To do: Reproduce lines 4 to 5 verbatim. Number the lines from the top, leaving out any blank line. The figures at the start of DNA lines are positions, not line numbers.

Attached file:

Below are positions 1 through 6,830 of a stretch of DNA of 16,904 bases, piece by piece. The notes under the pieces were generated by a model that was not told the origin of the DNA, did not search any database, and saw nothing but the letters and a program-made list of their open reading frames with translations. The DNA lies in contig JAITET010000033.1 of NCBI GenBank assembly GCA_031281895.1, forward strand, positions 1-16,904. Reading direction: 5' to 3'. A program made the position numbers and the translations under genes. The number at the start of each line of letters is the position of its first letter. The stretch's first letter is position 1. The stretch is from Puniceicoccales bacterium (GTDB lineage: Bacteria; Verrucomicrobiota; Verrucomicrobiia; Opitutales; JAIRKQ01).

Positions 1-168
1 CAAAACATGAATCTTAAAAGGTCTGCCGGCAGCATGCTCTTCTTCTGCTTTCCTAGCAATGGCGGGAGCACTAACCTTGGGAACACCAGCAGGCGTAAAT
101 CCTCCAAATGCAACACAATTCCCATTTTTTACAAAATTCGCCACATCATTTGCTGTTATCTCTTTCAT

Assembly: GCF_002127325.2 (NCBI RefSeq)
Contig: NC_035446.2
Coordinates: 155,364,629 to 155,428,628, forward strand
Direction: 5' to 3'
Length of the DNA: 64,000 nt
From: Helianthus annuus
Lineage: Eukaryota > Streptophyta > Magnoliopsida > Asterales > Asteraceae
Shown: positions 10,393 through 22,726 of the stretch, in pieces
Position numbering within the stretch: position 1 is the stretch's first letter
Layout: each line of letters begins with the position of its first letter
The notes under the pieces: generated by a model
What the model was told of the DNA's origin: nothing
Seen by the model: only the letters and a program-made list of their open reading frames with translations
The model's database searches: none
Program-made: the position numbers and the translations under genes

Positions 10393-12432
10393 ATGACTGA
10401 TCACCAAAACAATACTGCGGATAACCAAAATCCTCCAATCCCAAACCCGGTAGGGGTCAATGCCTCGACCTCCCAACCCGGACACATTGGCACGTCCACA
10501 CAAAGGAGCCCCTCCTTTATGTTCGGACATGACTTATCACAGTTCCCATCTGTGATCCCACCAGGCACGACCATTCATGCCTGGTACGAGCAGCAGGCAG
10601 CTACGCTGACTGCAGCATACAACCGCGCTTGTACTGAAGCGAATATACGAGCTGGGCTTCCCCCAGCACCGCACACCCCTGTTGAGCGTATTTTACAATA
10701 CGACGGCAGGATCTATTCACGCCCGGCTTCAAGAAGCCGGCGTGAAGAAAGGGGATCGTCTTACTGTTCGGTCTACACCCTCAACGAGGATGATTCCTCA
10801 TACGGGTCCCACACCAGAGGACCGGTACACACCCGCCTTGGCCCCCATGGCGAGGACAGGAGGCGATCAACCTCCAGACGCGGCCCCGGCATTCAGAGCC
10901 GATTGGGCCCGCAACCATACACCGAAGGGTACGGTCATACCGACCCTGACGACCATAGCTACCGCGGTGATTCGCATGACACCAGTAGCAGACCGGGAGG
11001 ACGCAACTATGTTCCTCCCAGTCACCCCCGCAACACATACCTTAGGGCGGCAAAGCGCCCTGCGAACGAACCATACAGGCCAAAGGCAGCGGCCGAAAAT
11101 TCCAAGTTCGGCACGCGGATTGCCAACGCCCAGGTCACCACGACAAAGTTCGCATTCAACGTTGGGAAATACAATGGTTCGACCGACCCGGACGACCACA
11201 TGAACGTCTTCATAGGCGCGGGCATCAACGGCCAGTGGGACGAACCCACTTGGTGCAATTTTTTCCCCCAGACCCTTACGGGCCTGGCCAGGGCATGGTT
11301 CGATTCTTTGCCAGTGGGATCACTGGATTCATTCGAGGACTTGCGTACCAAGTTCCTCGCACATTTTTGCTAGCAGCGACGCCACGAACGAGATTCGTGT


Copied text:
101 CCTCCAAATGCAACACAATTCCCATTTTTTACAAAATTCGCCACATCATTTGCTGTTATCTCTTTCAT

Assembly: GCF_002127325.2 (NCBI RefSeq)